The blog about what we experience in our everyday runs

Monday, February 13, 2012

Sunny with a chance of snowballs

38 Days -- 

After running 20 miles on Saturday I felt a great sense of accomplishment and pride. Just 6 weeks short of my marathon, I was able to complete my longest and toughest training day yet.

But adding to the feat this Saturday was the diverse weather conditions that I experienced during my 2 hour and 45 minute trek through D.C. and Virginia.

Even though I had the potential to see multiple sights on this lengthy route, the most interesting of the entire run was my continued wardrobe changes to reflect the ever changing weather patterns. (Although the multiple cop cars and ambulance outside a run-down pawn shop off North Capitol in Northeast D.C. was a bit interesting).

With weather conditions changing about as rapidly as Metro escalator service, I wasn't sure whether to be praising or hating Al Gore for inventing global warming.

When I started the run, it was a balmy 45 degrees and completely sunny. In fact people probably thought I was getting ready to start streaking as I kept unzipping and pulling off articles of clothing. You are welcome National Mall goers, my clothes stayed on.

But just as I was cursing myself for wearing a warm running jacket in February and watching several men run by in shorts and t-shirts, the wind whipped up and the clouds rolled in and lordy be, I was zipping that jacket right back up.

Of course as I'm entering the 17th mile of this run, energy on low and trying hard to keep my legs moving forward (I purposefully planned a downhill last few miles, hoping sheer gravity will help me finish), the biggest blizzard of the winter blew up with me in the direct center of it.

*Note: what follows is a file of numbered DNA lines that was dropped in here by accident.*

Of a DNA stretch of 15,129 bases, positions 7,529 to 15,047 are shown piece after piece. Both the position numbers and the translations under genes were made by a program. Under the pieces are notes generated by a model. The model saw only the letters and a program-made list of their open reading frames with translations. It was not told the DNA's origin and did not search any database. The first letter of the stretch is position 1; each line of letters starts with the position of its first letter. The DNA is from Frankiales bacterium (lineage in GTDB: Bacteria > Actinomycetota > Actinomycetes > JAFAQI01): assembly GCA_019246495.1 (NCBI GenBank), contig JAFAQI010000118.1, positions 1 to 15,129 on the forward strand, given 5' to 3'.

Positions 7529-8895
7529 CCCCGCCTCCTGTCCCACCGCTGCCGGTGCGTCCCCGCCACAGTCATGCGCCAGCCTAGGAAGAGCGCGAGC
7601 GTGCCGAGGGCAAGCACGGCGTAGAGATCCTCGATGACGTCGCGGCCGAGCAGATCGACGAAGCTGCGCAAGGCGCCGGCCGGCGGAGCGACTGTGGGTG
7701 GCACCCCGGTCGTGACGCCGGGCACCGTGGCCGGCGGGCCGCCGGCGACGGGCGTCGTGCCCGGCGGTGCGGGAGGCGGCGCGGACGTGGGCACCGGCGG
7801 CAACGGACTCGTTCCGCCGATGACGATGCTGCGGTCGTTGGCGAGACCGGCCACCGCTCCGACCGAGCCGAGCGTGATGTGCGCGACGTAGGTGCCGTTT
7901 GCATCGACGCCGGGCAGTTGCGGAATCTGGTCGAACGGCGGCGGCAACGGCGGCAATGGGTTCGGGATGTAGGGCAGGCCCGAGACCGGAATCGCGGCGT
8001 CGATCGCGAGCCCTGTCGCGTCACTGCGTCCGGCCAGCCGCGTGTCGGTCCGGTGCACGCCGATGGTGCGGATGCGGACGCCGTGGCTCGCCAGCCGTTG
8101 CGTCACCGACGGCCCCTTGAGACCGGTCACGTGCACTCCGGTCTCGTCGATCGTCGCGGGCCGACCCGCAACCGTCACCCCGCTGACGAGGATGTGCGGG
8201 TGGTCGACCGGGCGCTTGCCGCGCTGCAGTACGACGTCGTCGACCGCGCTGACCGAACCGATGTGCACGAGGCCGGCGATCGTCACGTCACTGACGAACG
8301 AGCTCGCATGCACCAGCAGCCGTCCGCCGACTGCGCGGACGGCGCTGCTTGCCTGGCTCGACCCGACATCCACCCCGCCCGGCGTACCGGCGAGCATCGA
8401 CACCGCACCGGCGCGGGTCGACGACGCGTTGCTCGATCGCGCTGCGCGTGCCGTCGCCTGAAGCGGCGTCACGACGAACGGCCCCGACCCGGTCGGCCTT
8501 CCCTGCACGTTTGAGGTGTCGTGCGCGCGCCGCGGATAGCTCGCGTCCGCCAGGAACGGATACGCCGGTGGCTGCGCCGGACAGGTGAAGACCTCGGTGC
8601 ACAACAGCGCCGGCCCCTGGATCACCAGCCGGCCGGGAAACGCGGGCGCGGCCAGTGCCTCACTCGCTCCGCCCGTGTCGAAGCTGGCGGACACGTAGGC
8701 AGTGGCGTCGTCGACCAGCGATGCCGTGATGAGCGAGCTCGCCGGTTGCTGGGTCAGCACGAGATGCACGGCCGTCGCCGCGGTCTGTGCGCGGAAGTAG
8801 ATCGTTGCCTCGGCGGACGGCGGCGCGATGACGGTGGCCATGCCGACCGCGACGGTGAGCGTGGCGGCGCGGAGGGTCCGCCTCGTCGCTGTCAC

With snow blowing and the wind drying the salty sweat to my cheeks, I trudged on, toward my goal of completing the 20 miles.

Can't say I would purposefully go running in a blizzard again, but it was pretty fun to get out and run in some different weather conditions. And considering winter is almost over, I'm definitely glad I had this moment of Sights in My Nikes.

Tuesday, February 7, 2012

Forget the tunnels, start building in the sky

44 Days --

With the Acura Super Bowl ad highlighting the advances in human flight, it seems only proper to write about the trapeze school in Washington, D.C.

Located near the Nationals Stadium at the Navy Yard waterfront, the trapeze school offers a tempting vacant lot of tall metal poles, ropes and fun looking things to jump from.

This strange location for a trapeze school (a New York one at that) only begs the question of its purpose. Perhaps there's some secretive plot, something akin to HUD's building doubling as a UFO landing pad.

Two alternative uses come to mind. First, this trapeze school is eerily close to the Department of Transportation's headquarters. Perhaps DOT is investigating new modes of transportation to alleviate traffic congestion. Nothing like a little outside the box thinking.

Should probably closely read the FY 2013 DOT highway bill for sure.